I grew up in the Pacific Northwest, so I adore cold, rocky beaches. Every time I went to the coast as a child, I always, always wanted to find a whole sand dollar, but never found anything more than some broken pieces. When I moved to Texas, it was hard for me to realize that I wouldn’t get to see those beaches again for a long time, so I planned a trip with some friends as a kind of farewell, and much to my delight I finally found my first sand dollar!
I stood there on the beach, staring at the perfect shell in my hand, cherishing a moment I’d been waiting for my whole life. It was like a sign, a miracle – the coast saying goodbye to me with this last, lovely gift.
Moments later, one of my friends inexplicably smacked the sand dollar out of my hand, and we all stared in shock at the broken pieces on the ground.
Luckily, I found another one farther along the beach, so looking back on that moment and how dramatic it was just makes me laugh. And I finally figured out how to display my sand dollar, so now it serves as a lovely reminder of both the coast and that ridiculous moment on our trip!
I used this tutorial from Epbot to convert an IKEA frame to a shadowbox. I really wanted a square one, but the smallest square frame in this series was way too big and I didn’t feel like trying to track one down somewhere else (actually, I did later find a square one about the right size at Michael’s, but they only had it in black and I’d already gotten my IKEA frame at that point).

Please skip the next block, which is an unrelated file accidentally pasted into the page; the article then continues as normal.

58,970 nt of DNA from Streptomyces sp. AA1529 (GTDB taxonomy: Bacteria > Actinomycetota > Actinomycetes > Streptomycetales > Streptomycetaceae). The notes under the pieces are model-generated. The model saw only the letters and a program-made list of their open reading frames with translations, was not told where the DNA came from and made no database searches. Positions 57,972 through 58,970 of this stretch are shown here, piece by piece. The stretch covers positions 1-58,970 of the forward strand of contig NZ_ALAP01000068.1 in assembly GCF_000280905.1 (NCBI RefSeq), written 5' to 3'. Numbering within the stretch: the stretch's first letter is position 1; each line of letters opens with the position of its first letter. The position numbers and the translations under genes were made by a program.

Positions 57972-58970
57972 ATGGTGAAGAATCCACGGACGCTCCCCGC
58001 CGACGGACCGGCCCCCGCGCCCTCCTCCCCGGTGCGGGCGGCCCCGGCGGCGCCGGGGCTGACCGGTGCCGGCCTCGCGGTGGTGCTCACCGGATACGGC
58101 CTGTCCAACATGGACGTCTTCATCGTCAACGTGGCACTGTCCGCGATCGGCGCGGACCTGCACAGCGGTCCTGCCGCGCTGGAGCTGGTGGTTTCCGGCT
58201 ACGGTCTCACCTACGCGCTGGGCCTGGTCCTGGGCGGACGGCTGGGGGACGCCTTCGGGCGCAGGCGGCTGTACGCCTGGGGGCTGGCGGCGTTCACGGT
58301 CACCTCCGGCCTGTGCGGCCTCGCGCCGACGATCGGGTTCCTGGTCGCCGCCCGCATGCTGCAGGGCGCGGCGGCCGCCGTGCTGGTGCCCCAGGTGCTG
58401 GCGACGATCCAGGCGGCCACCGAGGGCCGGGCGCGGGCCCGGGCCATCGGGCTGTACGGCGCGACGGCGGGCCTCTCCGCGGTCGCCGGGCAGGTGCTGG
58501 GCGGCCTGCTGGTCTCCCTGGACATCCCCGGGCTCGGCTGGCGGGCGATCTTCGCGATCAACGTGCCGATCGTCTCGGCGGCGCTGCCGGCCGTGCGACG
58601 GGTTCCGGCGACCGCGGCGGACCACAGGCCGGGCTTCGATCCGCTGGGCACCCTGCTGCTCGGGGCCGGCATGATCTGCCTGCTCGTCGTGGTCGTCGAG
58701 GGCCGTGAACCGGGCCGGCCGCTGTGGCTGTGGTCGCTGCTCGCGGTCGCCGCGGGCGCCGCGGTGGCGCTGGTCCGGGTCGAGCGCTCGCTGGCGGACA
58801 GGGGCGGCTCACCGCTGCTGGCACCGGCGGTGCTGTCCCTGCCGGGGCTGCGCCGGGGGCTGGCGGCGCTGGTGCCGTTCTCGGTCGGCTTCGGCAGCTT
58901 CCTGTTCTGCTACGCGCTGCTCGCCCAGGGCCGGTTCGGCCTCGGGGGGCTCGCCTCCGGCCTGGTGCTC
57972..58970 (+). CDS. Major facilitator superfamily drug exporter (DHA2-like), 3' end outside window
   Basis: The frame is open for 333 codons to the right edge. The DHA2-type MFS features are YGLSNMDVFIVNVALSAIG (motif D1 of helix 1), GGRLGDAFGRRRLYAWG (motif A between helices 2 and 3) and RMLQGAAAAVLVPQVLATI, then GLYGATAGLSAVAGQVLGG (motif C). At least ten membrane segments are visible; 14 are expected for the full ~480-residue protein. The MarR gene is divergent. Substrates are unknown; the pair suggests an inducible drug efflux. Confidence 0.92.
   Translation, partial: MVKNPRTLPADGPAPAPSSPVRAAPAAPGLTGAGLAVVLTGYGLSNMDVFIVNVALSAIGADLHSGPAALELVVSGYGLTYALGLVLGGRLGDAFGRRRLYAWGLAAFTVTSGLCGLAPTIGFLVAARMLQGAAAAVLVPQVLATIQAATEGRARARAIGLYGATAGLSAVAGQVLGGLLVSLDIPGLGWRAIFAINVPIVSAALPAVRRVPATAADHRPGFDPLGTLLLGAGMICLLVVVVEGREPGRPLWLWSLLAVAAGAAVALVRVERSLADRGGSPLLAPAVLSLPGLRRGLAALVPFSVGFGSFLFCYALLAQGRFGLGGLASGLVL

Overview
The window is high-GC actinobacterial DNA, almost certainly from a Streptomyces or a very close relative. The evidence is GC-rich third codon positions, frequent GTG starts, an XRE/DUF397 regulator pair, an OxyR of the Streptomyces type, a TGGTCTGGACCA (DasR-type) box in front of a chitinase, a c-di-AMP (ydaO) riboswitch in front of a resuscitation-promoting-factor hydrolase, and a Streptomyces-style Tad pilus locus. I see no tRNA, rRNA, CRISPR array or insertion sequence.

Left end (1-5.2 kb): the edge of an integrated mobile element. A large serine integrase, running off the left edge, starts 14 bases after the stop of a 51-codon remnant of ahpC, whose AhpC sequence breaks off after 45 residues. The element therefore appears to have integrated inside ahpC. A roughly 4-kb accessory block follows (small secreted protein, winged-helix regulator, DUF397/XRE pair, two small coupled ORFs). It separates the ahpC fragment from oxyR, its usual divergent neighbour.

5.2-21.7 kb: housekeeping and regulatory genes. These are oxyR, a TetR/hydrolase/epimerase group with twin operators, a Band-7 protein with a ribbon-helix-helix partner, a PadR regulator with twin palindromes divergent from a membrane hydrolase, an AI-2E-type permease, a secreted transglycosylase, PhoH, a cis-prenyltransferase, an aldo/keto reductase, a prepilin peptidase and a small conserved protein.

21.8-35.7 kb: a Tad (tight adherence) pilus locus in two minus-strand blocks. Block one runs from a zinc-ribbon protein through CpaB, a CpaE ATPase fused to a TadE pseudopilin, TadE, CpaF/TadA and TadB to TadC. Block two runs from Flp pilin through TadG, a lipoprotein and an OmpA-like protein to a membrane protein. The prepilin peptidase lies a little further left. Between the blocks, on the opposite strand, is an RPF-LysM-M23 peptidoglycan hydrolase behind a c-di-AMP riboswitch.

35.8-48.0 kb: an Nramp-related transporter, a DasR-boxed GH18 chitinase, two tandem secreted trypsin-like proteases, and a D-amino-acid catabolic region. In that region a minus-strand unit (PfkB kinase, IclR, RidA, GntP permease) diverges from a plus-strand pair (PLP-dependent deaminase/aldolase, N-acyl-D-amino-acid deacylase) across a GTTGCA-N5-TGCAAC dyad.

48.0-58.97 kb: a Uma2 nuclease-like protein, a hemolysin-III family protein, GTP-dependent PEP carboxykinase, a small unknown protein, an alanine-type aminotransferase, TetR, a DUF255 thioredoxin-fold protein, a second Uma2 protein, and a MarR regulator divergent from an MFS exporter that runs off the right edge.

The only thing I really did differently from Jen’s tutorial was the foam part – she used a white frame so it blended in nicely, but my frame was tan.
Yeah, not a big deal, but I decided to cover the foamboard with scrapbook paper so it would match the backing. And with unprecedented foresight, I did it before gluing the foam in place!
Sadly I didn’t do as great of a job planning ahead with the depth of my shadowbox, and wasn’t able to attach the backing properly the first time.
Easy fix, though – the glue hadn’t dried yet so I was able to pry the foam out and trim it down to size. Overall, the biggest struggle was to stop myself from needless “embellishment”. I have a tendency to over-do it with crafts and then regret it, and I felt like having only the sand dollar pop out didn’t look right. Fortunately, making the waves at the bottom pop too was enough to satisfy me… be impressed that I kept it that way instead of adding little anchor and shell craft punch shapes all over the place (yes, that was going to be a thing).